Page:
President's Message

Relations with the Society of Actuaries

I have been speaking at various formal and informal meetings of actuaries during the almost six months since I became your president. At virtually every meeting someone asks, “What is our relationship with the Society of Actuaries now?”

To answer this questions, I am going to describe to you the current relationship between the CAS and the SOA, but first I will give you a little background.

Last November the CAS Board failed to achieve the two-thirds majority necessary to take the proposed combination of the CAS and the SOA into a single professional organization. This was a necessary constitutional step before proceeding to a full CAS membership vote.

Why did the board decide not to move forward with the combination proposal? While I don’t know precisely what any individual board member’s reasons were, I will try to broadly describe the board’s collective thinking. I would characterize those who did not support the combination as not voting so much against the SOA as voting in favor of the CAS continuing to concentrate on the specialized needs of property-casualty actuaries and maintaining our unique culture and sense of community. Some board members wanted to continue our intense focus on developing our distinct predictive analytics strategy for our current and future members.

The board greatly valued the member survey conducted shortly after the initial combination announcement. The results of that member survey (which have subsequently been released to the membership) were discussed in depth by the board before their vote.

Our shared efforts with the SOA exploring the combination revealed more similarities than differences between us. I believe this understanding has strengthened our overall relationship despite the failure of the initiative. There is still a significant level of goodwill between both organizations’ leadership teams. The CAS leadership and I are committed to capitalizing on this goodwill to work collaboratively where this is in the best interests of both organizations and the actuarial profession.

The actuarial profession is too small to conduct every initiative as separate organizations. To ignore these joint opportunities may slow progress on these initiatives or result in increased collective costs.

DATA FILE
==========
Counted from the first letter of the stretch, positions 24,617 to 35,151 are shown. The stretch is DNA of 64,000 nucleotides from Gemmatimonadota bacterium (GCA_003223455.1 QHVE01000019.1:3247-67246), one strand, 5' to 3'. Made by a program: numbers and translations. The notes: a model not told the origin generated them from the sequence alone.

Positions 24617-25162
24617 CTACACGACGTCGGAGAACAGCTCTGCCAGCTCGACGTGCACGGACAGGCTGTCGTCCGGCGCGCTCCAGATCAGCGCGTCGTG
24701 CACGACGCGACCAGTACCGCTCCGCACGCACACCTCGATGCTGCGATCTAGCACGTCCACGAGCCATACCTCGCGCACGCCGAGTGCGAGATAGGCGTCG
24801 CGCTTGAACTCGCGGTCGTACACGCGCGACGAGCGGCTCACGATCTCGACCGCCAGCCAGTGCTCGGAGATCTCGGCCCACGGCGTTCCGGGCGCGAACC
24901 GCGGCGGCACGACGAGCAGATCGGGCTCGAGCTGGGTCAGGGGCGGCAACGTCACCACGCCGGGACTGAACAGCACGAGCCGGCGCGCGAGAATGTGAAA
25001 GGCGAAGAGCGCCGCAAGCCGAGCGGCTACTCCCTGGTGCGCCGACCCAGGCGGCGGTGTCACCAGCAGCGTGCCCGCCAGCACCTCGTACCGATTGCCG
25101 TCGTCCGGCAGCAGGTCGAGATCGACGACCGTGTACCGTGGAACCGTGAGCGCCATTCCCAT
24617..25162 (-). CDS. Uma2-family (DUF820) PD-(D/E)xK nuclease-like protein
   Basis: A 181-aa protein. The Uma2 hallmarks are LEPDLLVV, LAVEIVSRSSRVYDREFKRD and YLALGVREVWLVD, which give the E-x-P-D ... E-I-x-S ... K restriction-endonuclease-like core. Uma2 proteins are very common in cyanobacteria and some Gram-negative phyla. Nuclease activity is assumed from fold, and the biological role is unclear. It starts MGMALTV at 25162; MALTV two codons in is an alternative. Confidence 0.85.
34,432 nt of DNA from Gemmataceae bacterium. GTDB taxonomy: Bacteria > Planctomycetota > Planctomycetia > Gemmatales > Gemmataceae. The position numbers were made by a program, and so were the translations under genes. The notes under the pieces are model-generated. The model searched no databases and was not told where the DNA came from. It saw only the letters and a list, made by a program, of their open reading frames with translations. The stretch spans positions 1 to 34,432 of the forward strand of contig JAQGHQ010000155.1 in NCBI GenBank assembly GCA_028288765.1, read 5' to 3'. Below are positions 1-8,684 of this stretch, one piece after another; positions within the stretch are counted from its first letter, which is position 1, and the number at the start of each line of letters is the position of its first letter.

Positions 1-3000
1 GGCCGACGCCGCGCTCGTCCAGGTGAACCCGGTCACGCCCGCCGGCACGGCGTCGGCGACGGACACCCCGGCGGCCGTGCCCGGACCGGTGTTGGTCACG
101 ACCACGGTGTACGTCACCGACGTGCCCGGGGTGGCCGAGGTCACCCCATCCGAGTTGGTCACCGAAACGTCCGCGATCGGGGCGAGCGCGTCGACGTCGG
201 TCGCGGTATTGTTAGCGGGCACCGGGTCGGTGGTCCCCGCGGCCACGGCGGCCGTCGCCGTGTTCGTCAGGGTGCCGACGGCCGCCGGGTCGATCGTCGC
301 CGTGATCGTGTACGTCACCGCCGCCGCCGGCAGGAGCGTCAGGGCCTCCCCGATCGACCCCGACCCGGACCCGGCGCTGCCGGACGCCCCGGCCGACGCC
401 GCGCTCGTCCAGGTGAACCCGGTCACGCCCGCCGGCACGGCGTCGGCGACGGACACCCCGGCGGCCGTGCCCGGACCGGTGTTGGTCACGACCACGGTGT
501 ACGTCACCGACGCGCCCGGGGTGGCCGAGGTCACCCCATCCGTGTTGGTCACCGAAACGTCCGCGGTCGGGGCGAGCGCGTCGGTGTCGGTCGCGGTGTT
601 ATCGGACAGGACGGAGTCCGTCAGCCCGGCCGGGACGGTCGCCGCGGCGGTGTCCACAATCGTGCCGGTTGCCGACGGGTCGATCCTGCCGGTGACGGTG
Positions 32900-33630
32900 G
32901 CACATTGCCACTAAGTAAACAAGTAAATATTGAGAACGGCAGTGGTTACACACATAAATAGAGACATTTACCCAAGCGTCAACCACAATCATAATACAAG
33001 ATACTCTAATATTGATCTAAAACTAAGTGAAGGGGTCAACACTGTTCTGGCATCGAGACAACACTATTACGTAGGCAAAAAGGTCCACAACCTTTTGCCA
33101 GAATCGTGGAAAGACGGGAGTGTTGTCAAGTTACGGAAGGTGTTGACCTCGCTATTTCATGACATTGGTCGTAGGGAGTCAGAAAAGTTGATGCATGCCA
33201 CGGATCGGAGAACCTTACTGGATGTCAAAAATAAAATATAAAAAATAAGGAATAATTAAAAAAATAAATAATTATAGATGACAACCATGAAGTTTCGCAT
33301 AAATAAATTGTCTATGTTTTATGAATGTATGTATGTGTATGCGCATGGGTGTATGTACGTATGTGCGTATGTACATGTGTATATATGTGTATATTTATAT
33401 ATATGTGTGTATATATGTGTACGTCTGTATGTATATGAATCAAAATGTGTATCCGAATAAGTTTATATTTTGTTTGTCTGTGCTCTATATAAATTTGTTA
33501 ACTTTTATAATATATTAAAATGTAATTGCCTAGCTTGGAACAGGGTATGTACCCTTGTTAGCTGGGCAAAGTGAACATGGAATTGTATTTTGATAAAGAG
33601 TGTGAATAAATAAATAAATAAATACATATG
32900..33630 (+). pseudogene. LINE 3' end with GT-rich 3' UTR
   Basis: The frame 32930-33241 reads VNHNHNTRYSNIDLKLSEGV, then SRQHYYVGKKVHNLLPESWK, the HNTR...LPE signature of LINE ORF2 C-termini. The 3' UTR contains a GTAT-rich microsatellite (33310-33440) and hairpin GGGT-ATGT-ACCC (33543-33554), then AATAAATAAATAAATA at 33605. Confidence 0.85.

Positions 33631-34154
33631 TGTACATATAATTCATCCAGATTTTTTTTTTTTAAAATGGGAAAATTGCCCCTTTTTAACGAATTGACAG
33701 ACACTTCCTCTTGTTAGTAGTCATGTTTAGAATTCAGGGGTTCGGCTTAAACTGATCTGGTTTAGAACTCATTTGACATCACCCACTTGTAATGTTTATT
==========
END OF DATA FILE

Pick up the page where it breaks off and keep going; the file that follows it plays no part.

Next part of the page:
Many of the comments in the member survey suggested that the two organizations should have worked collectively on more projects before considering any combination. While we certainly could have done more of this, the CAS and the SOA have engaged in collaborative activities for years, at both staff and volunteer levels.

It is true that collaborations have waxed and waned over the years as relations between the two organizations have warmed or cooled. But there have been and will continue to be numerous initiatives where it is to the benefit of both organizations to work together. The actuarial profession is too small to conduct every initiative as separate organizations. To ignore these joint opportunities may slow progress on these initiatives or result in increased collective costs (dollars and staff and volunteer efforts).

Because many of our members may have only limited knowledge of our existing joint efforts, I am listing some that immediately come to mind in this column’s sidebar. I am sure I have missed some, but the lists illustrate the answer to that question of the relationship status between the CAS and the SOA: We can and do act together on many initiatives and will continue to do so in the future.

The CAS and the SOA — What We Do Together

Long-standing activities

  • Actuaries Climate Index (sponsored jointly with the American Academy of Actuaries, SOA and Canadian Institute of Actuaries)
  • Annual Enterprise Risk Management Symposium (with SOA Joint Risk Management Section)
  • North American Actuarial Council (semi-annual meetings with all actuarial bodies in Canada, U.S. and Mexico)
  • Commissioned research projects’ funding
  • Regular dialogue between SOA and CAS executive directors

Recently established efforts

  • Predictive Analytics Seminar, Toronto, February 2019 (with the CIA and SOA)
  • Actuaries in Banking Seminar, Washington, May 2019 (with SOA, CIA & Actuarial Society of South Africa)
  • Actuarial Research Conference, Purdue University, August 2019
  • Joint Diversity Committee
  • Regular dialogue between SOA and CAS presidents
  • 2018 Task Force on Dues Structure for the International Actuarial Association
  • 2019 Task Force on Governance for the IAA
  • Joint Proposal to National Association of Insurance Commissioners on annual attestation requirements
  • Dialogue with NAIC regarding their white paper on qualification criteria for P&C Appointed Actuaries
  • Dialogue with NAIC on how to gain assurance on appropriate continuing education for Appointed Actuaries
  • Responses to NAIC on automotive trends analysis
  • Registration open to CAS members for SOA’s Predictive Analytics Certificate program

In the works or under consideration

  • Joint Seminar on Workers’ Compensation (CAS) and Disability Insurance (SOA)
  • Cryptocurrency insurance research
  • SOA Chartered Enterprise Risk Analyst exam as an alternate option for CAS members’ CERA qualification
  • Continuing Education compliance software
  • Joint University Engagement Committee
  • Regularly scheduled meetings between SOA and CAS staff and leadership

While the above lists may not be complete, they do illustrate that the two organizations can and do act together on many initiatives.